We have also had the pack of African wild dogs in the concession over the month and one of the best sightings we had of them was late one afternoon while following them through the Kgokong Loop area. They were looking for prey and being an open area it was a treat to watch these long-legged canines moving through the plains. They did have more company than the game drive vehicle - in the form of a spotted hyaena. The hyaena, realising that the dogs were hunting, loped on behind them almost assured of a meal if he could keep up with the dogs. The dogs had other ideas though and following the lead of the alpha male all rushed at the hyaena biting him on the rear and badgering him. All the hyaena could do was try and protect his rather vulnerable behind by backing up against a large termite mound and fending of the nimble dogs with vicious growls and its powerful jaws.

The male cheetah has been seen regularly and has been relishing the baby boom in the bush at the moment. He was seen feeding on impala lambs, tsessebe calves and a wildebeest calf during the month. It is always a great sighting to see this graceful cat sitting on a termite mound scanning the horizon for a meal.

Male cheetah at Little Vumbura     Sunset at Vumbura

As mentioned before the birding has been amazing, we have had a number of Pel's Fishing Owl sightings over the month including seeing three in 24 hours. These large ginger owls are very secretive and a great tick on any birder's list. We have also had large numbers of Wattled Cranes and Slaty Egrets moving around the drying channels foraging for food. One of the birding highlights was the presence of a Rosy-Throated Longclaw, which we managed to see on three different occasions. The diversity of birdlife in the area was shown when tallying up the number of birds seen during a three night stay by guests who had seen 160 different birds.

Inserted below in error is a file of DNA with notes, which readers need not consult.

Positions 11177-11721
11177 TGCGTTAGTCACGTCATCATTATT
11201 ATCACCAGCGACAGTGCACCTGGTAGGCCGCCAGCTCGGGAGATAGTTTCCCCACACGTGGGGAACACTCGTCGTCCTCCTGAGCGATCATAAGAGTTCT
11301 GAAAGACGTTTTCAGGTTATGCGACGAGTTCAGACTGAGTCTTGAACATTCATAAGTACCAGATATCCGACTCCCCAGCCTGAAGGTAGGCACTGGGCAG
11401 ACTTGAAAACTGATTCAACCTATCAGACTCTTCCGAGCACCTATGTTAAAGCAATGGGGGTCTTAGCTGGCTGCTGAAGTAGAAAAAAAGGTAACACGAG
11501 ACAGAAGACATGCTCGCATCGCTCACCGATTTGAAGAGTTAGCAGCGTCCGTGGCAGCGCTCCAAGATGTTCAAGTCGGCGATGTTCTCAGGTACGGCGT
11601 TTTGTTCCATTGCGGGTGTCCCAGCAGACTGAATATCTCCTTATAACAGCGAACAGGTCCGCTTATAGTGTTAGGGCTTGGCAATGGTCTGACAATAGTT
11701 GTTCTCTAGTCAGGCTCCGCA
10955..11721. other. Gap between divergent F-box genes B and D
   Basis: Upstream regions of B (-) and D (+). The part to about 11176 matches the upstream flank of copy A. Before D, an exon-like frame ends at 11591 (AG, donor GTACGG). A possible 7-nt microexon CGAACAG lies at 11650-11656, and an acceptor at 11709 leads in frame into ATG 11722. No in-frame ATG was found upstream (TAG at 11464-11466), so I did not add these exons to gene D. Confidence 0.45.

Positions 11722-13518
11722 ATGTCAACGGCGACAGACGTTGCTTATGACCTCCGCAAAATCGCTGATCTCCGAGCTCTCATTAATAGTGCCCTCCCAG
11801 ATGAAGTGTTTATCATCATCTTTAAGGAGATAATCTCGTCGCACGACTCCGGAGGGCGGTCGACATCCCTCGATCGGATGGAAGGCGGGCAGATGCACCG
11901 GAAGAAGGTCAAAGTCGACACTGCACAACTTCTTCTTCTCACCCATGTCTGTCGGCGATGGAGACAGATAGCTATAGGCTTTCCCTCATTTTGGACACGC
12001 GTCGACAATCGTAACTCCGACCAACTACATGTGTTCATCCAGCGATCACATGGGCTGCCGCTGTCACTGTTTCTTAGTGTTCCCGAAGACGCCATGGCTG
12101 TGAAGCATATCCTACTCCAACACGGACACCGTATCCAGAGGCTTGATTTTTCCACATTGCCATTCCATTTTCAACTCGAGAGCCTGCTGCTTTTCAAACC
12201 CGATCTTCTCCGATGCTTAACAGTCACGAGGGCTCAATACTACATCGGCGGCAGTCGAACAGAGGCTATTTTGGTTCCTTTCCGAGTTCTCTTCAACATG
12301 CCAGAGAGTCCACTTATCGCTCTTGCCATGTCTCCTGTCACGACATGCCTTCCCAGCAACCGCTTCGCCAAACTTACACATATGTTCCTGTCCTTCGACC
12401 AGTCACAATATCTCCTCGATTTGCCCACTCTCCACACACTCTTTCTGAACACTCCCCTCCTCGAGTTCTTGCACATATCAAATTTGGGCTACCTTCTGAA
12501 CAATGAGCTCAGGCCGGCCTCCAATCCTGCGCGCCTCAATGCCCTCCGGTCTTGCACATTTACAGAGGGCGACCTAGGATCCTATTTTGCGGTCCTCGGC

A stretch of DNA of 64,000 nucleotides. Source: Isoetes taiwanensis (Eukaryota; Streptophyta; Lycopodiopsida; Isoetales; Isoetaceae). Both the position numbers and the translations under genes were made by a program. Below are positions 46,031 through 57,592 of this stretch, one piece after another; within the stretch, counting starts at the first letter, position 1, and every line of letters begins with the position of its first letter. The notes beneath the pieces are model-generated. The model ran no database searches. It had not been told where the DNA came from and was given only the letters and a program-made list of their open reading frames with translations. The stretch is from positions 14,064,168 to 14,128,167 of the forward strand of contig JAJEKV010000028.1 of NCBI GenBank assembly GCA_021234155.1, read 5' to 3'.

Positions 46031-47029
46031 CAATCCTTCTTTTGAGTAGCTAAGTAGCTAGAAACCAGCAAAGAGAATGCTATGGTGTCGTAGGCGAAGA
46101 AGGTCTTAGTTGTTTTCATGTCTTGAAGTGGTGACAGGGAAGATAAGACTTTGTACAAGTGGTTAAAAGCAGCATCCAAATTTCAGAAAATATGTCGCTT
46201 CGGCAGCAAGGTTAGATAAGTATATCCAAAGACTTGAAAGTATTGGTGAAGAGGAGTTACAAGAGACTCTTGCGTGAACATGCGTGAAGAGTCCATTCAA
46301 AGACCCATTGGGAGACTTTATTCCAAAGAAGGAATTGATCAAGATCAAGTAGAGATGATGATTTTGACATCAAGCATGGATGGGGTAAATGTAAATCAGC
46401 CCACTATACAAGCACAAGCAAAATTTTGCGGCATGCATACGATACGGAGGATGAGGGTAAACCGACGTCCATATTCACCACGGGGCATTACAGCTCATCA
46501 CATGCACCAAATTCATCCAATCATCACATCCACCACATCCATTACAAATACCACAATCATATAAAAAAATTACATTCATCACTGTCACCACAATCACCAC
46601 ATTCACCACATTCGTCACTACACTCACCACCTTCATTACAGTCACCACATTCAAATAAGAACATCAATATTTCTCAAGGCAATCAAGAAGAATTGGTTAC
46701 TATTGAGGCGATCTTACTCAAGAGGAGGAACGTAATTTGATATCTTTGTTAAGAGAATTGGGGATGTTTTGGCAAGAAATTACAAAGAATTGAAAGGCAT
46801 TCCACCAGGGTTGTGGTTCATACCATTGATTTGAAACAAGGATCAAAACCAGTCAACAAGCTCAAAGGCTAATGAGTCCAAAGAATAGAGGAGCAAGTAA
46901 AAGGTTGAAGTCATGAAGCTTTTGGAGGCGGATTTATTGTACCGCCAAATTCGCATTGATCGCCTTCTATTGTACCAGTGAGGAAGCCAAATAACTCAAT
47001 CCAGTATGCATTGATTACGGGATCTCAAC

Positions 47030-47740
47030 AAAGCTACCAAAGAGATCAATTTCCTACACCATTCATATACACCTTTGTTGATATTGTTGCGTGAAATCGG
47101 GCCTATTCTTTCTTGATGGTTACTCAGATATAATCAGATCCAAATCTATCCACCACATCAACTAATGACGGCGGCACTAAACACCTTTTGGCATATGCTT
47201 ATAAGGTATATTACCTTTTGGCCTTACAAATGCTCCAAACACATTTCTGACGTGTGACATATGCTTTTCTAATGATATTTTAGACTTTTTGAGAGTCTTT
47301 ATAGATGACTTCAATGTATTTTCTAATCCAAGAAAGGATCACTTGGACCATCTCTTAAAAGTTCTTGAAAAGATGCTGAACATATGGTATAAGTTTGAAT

All in all a great month and with the renovations happening early on in the New Year Little Vumbura can only get better and better! Season Greetings from the Little Vumbura Guiding Team

Early January:
On the 6th of January 2007, the last guests left Little Vumbura for the last time - their will be no arrivals until April. Two days later, it was impossible not to shed a tear for this amazing camp that so many Wilderness Safaris employees have called home over the last 9 years. The building team moved in and due to the fact that all WS camps are built with minimal permanent structures, the camp was demolished in no time. However, all sites were impressively cleared of all foreign material and the new Little Vumbura is growing fast. Watch this space for further progress.

Best wishes for 2007,
Rohan, Molly, Dardley and Eva

South Africa camps
Pafuri Camp Newsletter - January 07                  Jump to Pafuri Camp
Although the 56mm of rain we received in January has largely transformed the Makuleke Concession into lush greenery, there are still some areas on the concession that are very dry and in desperate need of rain. The grazing is relatively good however and the young antelope, especially the impala lambs, are doing well.

The Limpopo River is not flowing nearly as strongly as it did this time last year, in fact it's very low, but still a stunning sight that is attracting a lot of water birds and game to its banks. Crooks Corner is still a hive of activity with crocs, hippo, and a wide variety of birds. There's now only one small section of the Luvuvhu still flowing into the Limpopo, so what remains between the two rivers is one large sandy beach which is ideal for birdwatching and game viewing from the high and well-sheltered river bank.

The drive west of camp along the Luvuvhu River heading towards Mangala is still proving to be full of surprises. With its beautiful views of the river to the left and Hutwini Mountain to the right, you just never know what might be around the next bend. We have encountered large breeding herds of buffalo crossing the road and making their way down to the river several times this month. I have also come around a bend and met with an old male lion that is continuously marking his territory in this area.